WHO establishes TobLabNet
The WHO Tobacco Free Initiative (TFI), in furtherance of the aims and objectives of the WHO Framework Convention on Tobacco Control tobacco product regulation provisions and following the recommendations of the WHO Study Group on Tobacco Product Regulation (TobReg), convened the first meeting of the WHO Tobacco Laboratory Network (TobLabNet) at The Hague, Netherlands, 28-29 April 2005. The meeting was co-hosted by the National Institute for Public Health and the Environment and the European Network of Government Laboratories on Tobacco and Tobacco Products. Of the 42 participants representing 22 countries, a total of 25 laboratories from 20 countries representing all 6 WHO regions sent delegates to the meeting. The participants included delegates from the US Centers for Disease Control and Prevention and the US National Cancer Institute which are founding members of TobLabNet. The primary output of the meeting is the formal establishment of WHO TobLabNet -- a global network of government, university, and independent laboratories to strengthen national and regional capacity for the testing and research of the contents and emissions of tobacco products pursuant to Article 9 of the WHO Framework Convention on Tobacco Control. TFI is the coordinating body and secretariat for the programmes and activities of the network. Once capacity is established, TobLabNet will be positioned as a counter-balance to the tobacco industry's decades-long predominance in the areas of tobacco testing, research, and international methods development.
Testing and measuring tobacco products at the national or regional level are essential to monitor compliance of tobacco manufacturers of their contents and emissions testing and disclosure obligations under the WHO Framework Convention on Tobacco Control. In addition, regulators would want to have the capacity to test and measure the contents and emissions of tobacco products in order to propose tobacco content and emissions regulations in the future. Furthermore, capacity for testing and research is one of the factors needed to ensure that manufacturers package and label their products in a manner that does not mislead consumers about the health risks of tobacco products.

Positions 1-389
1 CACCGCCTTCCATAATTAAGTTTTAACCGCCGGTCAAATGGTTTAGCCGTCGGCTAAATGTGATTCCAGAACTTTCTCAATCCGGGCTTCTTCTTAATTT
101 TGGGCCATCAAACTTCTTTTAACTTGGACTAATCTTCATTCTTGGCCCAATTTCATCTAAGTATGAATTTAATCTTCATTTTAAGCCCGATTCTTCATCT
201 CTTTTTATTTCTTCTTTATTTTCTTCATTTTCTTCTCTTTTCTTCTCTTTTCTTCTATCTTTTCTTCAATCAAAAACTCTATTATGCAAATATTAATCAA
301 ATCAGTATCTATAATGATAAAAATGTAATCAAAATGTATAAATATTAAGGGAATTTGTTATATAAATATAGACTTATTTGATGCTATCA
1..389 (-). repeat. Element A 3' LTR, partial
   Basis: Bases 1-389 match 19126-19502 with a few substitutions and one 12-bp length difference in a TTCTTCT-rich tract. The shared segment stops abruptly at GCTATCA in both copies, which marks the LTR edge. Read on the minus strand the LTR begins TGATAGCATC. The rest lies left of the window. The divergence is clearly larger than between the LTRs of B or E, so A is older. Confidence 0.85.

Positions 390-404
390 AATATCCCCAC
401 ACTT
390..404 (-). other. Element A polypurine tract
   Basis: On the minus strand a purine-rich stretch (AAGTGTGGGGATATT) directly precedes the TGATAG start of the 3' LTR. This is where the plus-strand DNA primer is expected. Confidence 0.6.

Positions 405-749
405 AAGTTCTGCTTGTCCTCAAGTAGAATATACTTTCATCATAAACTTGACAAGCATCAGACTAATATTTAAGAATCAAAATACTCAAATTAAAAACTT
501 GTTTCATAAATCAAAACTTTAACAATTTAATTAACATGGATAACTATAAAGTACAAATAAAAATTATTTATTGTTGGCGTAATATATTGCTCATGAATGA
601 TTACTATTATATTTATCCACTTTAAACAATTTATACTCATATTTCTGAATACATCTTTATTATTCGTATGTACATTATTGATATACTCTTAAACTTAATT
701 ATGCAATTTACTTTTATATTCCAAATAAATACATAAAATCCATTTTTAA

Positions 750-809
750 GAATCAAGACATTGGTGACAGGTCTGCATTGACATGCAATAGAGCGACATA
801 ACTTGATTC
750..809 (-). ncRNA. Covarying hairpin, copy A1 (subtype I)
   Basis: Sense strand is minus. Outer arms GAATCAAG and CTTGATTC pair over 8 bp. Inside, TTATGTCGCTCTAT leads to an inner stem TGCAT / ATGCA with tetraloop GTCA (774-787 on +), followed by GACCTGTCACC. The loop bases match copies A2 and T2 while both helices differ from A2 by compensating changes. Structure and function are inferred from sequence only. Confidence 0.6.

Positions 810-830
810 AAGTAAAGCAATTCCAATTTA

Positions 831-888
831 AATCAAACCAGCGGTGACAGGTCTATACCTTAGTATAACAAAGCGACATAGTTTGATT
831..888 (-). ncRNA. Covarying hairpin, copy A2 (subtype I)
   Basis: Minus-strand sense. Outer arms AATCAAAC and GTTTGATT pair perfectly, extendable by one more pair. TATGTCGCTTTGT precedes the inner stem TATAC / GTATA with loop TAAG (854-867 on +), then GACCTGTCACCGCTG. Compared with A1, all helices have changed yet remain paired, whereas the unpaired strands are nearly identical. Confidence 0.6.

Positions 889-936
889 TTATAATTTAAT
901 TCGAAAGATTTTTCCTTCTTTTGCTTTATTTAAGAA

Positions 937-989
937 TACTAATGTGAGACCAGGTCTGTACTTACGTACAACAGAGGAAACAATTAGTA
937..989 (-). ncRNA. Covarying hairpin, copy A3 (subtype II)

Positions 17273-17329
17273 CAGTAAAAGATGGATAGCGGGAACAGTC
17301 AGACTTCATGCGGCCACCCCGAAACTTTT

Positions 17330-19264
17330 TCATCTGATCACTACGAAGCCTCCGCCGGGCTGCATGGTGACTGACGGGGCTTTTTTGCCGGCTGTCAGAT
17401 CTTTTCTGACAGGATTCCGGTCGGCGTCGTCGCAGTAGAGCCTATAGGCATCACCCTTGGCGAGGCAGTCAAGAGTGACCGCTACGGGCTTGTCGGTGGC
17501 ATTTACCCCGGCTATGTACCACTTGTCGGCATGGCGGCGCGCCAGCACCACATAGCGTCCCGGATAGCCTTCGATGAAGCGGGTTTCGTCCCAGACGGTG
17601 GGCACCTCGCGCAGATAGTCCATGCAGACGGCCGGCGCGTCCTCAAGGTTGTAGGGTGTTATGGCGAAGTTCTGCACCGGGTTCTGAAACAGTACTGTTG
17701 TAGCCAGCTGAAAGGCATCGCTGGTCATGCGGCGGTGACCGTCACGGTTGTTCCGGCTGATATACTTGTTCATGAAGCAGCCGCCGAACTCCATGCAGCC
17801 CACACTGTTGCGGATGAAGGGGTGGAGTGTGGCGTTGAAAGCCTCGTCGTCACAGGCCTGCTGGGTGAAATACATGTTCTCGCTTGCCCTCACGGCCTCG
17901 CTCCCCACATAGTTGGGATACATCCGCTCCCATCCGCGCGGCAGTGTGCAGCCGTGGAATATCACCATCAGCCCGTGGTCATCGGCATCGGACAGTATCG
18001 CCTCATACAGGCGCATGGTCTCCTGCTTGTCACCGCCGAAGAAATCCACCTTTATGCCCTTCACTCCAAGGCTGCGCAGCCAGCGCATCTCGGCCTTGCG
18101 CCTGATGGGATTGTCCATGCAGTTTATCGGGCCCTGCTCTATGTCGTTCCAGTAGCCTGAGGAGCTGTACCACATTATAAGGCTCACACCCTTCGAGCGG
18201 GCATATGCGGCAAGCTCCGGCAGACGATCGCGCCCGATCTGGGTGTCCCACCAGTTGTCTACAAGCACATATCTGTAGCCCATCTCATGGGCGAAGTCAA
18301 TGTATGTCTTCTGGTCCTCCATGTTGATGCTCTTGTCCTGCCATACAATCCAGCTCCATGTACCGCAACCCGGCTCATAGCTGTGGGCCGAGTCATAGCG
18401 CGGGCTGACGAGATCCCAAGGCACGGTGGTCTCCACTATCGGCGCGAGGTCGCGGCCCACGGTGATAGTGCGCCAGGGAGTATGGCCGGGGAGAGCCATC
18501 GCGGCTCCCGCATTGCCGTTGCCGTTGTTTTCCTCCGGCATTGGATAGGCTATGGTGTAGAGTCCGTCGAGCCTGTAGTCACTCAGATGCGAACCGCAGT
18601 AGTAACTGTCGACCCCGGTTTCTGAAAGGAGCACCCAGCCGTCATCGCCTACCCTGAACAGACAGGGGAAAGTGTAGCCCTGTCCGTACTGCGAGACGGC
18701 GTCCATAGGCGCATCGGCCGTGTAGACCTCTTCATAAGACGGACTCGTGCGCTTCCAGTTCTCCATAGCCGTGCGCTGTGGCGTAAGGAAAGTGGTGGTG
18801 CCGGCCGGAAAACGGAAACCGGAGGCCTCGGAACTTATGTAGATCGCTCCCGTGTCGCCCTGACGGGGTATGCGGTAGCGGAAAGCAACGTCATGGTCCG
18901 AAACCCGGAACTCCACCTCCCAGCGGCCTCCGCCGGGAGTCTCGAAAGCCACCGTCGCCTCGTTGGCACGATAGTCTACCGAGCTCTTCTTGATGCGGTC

The need for creating regional and global capacity for tobacco testing and research has been articulated by several WHO Member States and WHO collaborating agencies. In recognition of this growing concern, WHO Tobacco Free Initiative (TFI), the US Centers for Disease Control and Prevention, the US National Cancer Institute, and members of the WHO Study Group on Tobacco Product Regulation (TobReg) met in March 2004 in Bethesda, Maryland. Recommendations from this meeting were further discussed during the TobReg meeting in October 2004 in Montebello, Canada. For the foregoing reasons laid out above, the participants at the Montebello meeting further reiterated the need to establish a global network of tobacco testing and research laboratories. Henceforth, The Hague meeting was the critical transition from vision to reality.
At the end of the meeting at The Hague, the name of the global network of government, university, and independent laboratories was officially changed to the WHO Tobacco Laboratory Network (TobLabNet), from the initial name of the International Network on Tobacco Testing and Research for Regulation (INTTARR).
Future Activities of the WHO TobLabNet:
- Assess capabilities of each member by survey/survey follow-ups and/or visits and make inventory.
- Conduct collaborative study for tar, nicotine, and carbon monoxide (TNCO) in mainstream smoke and nicotine in smokeless tobacco.
- Initiate a quality management programme that will lead to accreditation in the future.
- Develop and initiate training programmes and capacity building where needed.
- Establish communication channels for network members:
Secure web site and livelink server for information exchange.
Expert panel for technical assistance and advice.
- Develop a compendium of expanded testing methods for tobacco product contents and emissions.
- Develop additional methods and create a validation programme for testing methods for tobacco products and tobacco smoke other than tar, nicotine, and carbon monoxide (TNCO).
- Develop and validate testing methods for tobacco products other than cigarettes.
- Participate in international standardization activities.
- Define periodic meetings for scientific research, exchange of information and identify research priorities/agendas.
- Exchange information with policy makers and regulators.
For further information on how a laboratory could join the network, please contact Ms Gemma Vestal at firstname.lastname@example.org